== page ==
Prior to “hundreds of alumni” writing a letter demanding Supreme Court nominee Brett Kavanaugh be disallowed from teaching at Harvard University, undergraduates who opposed the judge had made formal complaints through the school’s Title IX office that his very presence amounted to sexual harassment.
The Harvard Crimson reports that student Jacqueline L. Kellogg, a senior, came up with the idea a few days ago and recruited others to join her in filing complaints against Kavanaugh. Kellogg even sent a letter detailing specifically how to file a formal complaint with Harvard’s Office for Dispute Resolution.
“By the time The Crimson reported late Monday that Kavanaugh had left his teaching position at the Law School, at least 48 students had signed an online petition certifying they had filed a Title IX complaint against the nominee,” the Crimson reported. “But at least one signatory said that not all of those who signed the petition had actually filed complaints as of Monday evening.”
Kellogg and fellow student Julia B. Wiener, also a senior, filed complaints claiming Kavanaugh’s presence on campus would create a “hostile environment” for women because of the uncorroborated and thin sexual assault allegations against him.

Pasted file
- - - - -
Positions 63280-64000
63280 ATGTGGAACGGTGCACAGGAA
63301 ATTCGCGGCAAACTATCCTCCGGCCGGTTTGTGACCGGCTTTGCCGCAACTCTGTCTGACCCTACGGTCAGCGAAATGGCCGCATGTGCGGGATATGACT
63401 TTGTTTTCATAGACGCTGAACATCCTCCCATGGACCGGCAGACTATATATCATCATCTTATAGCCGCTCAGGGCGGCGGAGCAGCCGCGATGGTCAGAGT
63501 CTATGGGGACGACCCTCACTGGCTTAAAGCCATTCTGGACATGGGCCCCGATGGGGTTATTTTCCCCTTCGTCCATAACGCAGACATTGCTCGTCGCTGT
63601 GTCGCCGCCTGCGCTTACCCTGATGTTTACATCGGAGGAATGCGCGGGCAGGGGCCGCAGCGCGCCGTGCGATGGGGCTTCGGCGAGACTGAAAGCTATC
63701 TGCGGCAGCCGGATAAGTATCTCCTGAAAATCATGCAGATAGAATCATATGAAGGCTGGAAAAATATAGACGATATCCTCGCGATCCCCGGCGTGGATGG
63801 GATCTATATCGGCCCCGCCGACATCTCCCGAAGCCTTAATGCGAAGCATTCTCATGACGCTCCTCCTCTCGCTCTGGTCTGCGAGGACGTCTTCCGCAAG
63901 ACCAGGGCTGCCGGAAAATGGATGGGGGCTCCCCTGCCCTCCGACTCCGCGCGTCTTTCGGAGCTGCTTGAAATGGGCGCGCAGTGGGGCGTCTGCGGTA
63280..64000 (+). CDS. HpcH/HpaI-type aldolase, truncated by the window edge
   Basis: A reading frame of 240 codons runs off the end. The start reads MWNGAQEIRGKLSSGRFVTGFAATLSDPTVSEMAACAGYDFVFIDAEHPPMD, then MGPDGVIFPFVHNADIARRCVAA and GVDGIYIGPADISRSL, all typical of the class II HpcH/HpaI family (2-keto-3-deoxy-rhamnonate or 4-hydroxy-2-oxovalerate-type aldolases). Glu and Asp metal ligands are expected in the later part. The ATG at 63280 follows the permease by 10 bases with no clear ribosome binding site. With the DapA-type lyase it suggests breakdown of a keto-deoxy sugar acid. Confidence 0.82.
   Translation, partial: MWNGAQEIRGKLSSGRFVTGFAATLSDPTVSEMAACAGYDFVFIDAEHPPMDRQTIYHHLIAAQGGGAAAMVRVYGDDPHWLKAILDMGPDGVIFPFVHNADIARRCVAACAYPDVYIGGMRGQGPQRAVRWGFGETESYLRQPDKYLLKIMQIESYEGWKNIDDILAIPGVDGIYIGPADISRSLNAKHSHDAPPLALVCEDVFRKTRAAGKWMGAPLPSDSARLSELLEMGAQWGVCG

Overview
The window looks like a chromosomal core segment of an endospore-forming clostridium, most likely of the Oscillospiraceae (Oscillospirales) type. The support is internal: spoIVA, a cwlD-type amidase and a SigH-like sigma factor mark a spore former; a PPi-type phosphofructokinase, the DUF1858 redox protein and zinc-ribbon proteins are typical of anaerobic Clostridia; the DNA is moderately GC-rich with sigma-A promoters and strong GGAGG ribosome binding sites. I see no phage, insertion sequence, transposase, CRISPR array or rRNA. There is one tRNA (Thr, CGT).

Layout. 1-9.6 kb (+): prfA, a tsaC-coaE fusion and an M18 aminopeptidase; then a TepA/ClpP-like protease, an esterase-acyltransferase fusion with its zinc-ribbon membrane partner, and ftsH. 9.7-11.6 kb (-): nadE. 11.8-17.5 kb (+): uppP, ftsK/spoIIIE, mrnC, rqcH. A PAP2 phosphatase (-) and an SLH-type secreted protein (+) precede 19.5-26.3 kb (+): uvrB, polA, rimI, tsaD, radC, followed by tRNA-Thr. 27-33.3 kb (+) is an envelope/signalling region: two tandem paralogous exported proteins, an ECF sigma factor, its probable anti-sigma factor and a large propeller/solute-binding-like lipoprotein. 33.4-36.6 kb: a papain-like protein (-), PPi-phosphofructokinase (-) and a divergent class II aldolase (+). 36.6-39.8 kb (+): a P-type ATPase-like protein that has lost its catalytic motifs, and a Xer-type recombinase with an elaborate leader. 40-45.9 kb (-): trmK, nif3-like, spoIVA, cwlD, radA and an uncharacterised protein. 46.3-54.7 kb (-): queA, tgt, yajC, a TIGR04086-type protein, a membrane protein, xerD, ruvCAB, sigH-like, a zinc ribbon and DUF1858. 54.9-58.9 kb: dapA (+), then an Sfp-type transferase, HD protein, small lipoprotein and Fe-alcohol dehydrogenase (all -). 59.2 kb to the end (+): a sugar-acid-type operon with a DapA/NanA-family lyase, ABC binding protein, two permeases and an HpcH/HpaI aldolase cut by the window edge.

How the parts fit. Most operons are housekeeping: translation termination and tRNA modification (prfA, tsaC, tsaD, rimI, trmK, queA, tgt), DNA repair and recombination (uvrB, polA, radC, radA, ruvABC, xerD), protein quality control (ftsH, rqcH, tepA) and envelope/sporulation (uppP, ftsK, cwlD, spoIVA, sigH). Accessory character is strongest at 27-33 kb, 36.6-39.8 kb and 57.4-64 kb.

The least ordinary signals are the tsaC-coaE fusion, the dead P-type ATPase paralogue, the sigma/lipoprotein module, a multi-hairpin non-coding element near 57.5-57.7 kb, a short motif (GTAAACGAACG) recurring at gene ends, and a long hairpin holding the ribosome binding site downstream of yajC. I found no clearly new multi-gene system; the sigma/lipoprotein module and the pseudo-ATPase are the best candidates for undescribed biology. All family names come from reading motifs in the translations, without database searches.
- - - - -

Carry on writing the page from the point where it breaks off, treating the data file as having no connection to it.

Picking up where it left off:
“Kellogg said she hopes students who have previously felt reluctant to file complaints with the University — whether related to Kavanaugh or to other experiences — will see that the formal process gives them ‘power’ and ‘a right to our feeling of being safe,” the Crimson wrote.
One Harvard Law professor, Jeannie Suk Gersen, who has written extensively on Title IX issues, said the student’s attempts to protest Kavanaugh through this avenue was “misplaced.”
“Such an abuse of process would undermine the legitimacy and credibility of complaints that the Title IX process is intended to deal with, as well as of the Title IX office to focus on its duties,” Suk Gersen wrote to the Crimson. “It might be effective in drawing further attention to some students’ objection to Kavanaugh’s teaching appointment, but I don’t expect him to be found to have violated Harvard University’s Sexual & Gender-Based Harassment Policy based on the currently known public allegations against him.”
Law professor Janet Halley also dismissed the strategy, telling the Crimson: “I urge the students to divert their energy from this implausible claim that he’s going to create a sexually hostile environment by teaching at the Law School to the really grand issue of whether he’s fit to be in his current judgeship or promoted to the Supreme Court.”
Kavanaugh has already withdrawn from teaching another course at Harvard, even though he has taught for more than a decade with mostly “glowing praise.”